Real Public Education Crisis is Leadership, Not Funding

Public education in the United States is in big trouble. The rate at which students now drop out of school is worrisome and standards have dipped greatly. Yet, very little has been done to tackle the menace of educational decadence in the country. It goes on to indicate one thing: leadership is the main problem of public education in America.

The failure of our decision-makers to pay necessary attention to public education in recent years clearly proves without any doubt that they do not care about what happens to our children in public schools. Poor leadership has contributed to the precarious situation that public education now finds itself in. Here are some of the ways in which the Government has been hurting education in the country.

Slashed funds

Much has been said about the cuts in funding which public schools are contending with. The mere fact that funding of public school is being repeatedly cut says a lot about the importance – or lack thereof – that our policymakers give education. A report by the Center on Budget and Policy Priorities states that between 2008 and 2016, funding per student dropped in 29 states across the country.

While it is understandable that the Great Recession of 2008 led to reduced funding for the states, it is unacceptable that a whopping cut of 10% and more was recorded in 17 of these states. This is very bad and shows that the leaders do not care about the future of the country since the kids are the future. With the cuts and resources that are becoming scarcer for public schools, maintenance of facilities is becoming increasingly difficult, while the ratio of students to teachers remains very high. This has significantly crippled education in America.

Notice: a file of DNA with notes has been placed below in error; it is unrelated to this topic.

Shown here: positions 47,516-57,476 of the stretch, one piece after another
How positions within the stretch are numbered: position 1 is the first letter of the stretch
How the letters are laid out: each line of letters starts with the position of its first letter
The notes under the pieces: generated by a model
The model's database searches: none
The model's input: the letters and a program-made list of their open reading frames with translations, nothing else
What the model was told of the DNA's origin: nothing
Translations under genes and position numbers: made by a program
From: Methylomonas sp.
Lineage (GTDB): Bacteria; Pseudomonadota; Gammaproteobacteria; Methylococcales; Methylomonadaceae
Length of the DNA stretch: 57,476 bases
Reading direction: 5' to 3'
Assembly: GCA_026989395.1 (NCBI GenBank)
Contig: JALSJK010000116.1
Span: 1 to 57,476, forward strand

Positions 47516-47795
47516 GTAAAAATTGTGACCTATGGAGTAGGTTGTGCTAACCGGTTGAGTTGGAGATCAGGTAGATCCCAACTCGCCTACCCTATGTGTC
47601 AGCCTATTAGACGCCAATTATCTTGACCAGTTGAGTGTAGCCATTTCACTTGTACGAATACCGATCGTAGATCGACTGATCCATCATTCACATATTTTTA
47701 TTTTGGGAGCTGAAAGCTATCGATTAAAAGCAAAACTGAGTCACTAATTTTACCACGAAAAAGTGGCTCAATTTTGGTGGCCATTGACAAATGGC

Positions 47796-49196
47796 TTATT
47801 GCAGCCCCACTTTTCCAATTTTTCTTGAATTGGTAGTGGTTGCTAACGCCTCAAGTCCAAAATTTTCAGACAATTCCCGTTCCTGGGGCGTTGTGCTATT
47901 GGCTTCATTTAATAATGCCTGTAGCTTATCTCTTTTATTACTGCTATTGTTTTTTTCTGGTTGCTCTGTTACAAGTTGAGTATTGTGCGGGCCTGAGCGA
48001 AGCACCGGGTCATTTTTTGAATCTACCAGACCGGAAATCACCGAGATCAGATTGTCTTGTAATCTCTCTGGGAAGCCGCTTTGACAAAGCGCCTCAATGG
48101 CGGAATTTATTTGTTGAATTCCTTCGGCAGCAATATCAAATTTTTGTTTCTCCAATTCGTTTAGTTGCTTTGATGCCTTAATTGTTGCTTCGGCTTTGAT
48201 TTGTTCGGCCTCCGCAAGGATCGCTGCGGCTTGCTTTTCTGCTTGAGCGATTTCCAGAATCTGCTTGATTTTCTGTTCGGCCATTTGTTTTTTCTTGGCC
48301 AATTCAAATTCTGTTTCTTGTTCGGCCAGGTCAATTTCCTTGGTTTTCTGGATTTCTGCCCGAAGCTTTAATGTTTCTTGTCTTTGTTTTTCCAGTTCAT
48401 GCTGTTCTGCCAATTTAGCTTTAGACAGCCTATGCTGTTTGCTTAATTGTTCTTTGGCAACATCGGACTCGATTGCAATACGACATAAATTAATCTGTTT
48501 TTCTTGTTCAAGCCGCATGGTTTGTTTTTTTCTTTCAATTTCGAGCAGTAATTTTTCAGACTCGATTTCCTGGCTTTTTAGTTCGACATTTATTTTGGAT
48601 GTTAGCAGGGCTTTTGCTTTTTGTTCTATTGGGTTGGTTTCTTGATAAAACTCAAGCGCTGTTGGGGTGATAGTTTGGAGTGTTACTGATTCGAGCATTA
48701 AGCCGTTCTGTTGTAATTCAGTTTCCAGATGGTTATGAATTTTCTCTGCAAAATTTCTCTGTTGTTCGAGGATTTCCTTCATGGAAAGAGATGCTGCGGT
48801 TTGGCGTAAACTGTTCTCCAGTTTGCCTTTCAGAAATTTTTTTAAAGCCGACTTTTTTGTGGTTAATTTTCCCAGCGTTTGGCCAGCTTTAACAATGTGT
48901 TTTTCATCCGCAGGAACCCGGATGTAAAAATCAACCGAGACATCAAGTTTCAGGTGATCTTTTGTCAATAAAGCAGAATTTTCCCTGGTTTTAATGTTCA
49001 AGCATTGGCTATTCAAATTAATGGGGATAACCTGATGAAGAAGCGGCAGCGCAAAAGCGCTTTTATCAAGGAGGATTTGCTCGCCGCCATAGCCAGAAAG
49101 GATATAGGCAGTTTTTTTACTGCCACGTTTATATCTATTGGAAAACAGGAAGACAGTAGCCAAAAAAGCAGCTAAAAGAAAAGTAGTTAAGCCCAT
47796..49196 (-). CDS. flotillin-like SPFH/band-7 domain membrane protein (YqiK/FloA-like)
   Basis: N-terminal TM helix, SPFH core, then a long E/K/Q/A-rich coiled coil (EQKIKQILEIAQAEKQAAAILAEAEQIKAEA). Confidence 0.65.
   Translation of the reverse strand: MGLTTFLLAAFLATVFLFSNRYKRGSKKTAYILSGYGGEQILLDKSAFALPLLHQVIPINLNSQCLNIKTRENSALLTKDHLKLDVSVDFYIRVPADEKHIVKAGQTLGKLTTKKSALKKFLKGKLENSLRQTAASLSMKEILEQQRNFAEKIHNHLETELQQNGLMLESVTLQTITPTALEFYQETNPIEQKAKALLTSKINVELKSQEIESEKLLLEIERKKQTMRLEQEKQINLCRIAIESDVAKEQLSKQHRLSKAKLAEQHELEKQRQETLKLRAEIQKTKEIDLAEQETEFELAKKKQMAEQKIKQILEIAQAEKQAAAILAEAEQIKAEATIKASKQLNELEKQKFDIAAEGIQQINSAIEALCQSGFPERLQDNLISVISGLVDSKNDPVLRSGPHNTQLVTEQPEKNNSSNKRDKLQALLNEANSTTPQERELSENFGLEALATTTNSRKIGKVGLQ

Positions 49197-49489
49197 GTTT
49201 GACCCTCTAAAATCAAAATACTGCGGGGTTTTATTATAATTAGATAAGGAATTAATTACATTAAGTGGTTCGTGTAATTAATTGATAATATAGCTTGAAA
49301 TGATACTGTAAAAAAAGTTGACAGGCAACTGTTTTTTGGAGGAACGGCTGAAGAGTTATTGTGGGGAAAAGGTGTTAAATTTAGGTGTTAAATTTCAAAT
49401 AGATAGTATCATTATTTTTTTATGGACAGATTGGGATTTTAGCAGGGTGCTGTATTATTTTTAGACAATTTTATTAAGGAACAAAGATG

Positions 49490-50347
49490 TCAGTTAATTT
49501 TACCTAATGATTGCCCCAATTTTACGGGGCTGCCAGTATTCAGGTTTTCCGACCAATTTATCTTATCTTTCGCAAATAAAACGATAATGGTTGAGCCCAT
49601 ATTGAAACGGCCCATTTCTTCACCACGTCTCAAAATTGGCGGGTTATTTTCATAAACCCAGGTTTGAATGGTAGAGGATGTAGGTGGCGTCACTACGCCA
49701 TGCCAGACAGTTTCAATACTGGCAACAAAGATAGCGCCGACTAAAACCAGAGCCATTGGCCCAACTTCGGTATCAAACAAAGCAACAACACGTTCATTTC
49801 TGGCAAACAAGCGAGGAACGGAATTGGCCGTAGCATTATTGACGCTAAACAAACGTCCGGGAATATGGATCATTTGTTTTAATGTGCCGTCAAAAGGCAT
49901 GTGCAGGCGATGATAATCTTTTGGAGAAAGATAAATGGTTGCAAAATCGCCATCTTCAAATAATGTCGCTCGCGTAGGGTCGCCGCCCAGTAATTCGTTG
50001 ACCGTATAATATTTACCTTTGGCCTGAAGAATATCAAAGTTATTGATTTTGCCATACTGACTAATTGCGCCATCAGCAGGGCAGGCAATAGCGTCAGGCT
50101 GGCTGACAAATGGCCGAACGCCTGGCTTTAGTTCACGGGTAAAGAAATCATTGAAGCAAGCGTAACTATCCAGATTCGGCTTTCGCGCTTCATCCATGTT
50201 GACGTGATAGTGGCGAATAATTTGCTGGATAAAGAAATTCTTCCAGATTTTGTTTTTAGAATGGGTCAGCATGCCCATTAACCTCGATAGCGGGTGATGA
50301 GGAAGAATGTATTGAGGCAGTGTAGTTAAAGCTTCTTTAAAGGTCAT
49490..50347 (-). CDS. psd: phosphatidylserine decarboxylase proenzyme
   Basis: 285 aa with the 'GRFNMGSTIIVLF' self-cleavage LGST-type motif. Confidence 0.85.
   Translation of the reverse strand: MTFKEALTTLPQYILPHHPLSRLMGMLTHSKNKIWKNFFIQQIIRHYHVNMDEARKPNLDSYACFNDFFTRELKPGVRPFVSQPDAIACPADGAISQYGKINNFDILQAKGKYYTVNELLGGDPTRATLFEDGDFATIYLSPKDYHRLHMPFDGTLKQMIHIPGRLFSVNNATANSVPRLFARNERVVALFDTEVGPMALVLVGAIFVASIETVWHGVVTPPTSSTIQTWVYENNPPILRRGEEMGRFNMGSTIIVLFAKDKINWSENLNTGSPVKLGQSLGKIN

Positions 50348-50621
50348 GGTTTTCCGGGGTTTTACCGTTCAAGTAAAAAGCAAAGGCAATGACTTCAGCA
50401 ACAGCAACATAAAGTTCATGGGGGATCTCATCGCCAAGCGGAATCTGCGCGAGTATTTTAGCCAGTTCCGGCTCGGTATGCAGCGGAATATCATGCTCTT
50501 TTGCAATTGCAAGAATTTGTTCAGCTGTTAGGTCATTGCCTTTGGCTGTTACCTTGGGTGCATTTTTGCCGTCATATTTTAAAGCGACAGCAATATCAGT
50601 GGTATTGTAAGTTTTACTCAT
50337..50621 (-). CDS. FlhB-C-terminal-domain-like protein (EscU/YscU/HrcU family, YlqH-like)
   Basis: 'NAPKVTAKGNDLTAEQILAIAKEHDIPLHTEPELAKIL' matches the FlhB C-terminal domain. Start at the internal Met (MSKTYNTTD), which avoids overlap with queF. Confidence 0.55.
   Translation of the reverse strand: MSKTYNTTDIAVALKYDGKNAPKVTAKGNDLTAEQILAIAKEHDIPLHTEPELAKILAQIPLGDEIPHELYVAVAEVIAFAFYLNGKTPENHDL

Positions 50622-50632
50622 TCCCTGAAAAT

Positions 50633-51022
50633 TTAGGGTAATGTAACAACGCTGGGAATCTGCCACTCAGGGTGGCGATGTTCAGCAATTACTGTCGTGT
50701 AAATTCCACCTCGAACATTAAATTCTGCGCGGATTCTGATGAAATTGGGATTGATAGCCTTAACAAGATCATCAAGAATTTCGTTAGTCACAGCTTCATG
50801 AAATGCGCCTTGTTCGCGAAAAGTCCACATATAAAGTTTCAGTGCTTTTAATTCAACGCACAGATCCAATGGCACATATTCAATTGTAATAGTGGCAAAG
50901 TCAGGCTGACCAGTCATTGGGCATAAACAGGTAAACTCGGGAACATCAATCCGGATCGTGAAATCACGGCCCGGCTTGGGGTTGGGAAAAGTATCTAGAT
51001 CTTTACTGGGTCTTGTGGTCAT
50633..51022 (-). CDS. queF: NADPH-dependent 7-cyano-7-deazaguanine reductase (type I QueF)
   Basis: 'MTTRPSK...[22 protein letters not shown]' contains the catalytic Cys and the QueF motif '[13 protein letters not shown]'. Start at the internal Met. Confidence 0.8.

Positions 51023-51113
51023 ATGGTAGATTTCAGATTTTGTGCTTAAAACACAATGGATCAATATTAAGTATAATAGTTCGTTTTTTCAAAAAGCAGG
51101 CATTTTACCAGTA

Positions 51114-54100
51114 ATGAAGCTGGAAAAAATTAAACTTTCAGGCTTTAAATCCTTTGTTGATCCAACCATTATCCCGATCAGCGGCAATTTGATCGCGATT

Reluctance to upgrade the schooling system to conform to modern realities

There have been calls for the whole education system to be revamped, or at the very least, for drastic changes to be undertaken by the government. So far, the people we entrust with the task of making decisions on our behalf have been unwilling to take this step. For example, the state laws of some states allow teachers to punish students by literally hitting them, something which would be illegal if done elsewhere. This is unacceptable in the 21st century and numerous calls to abolish this abusive punitive measure have fallen on deaf ears.

Misplaced priorities

Sadly, more money goes into the funding of the so-called “elite schools”. This type of schools cost more to run yet, restrict admission to a few privileged ones. Since the students who attend these schools are very small (less than 15%) in the country overall, the majority who attend K-12 schools which make up over 80% of the entire student population of America are neglected. This is in dissonance with democracy, where the majority is prioritized.


Our leaders must take responsibility for the failure of public schools and start taking serious steps towards addressing the real problems affecting public education. Without this, the future of the country is in serious jeopardy.

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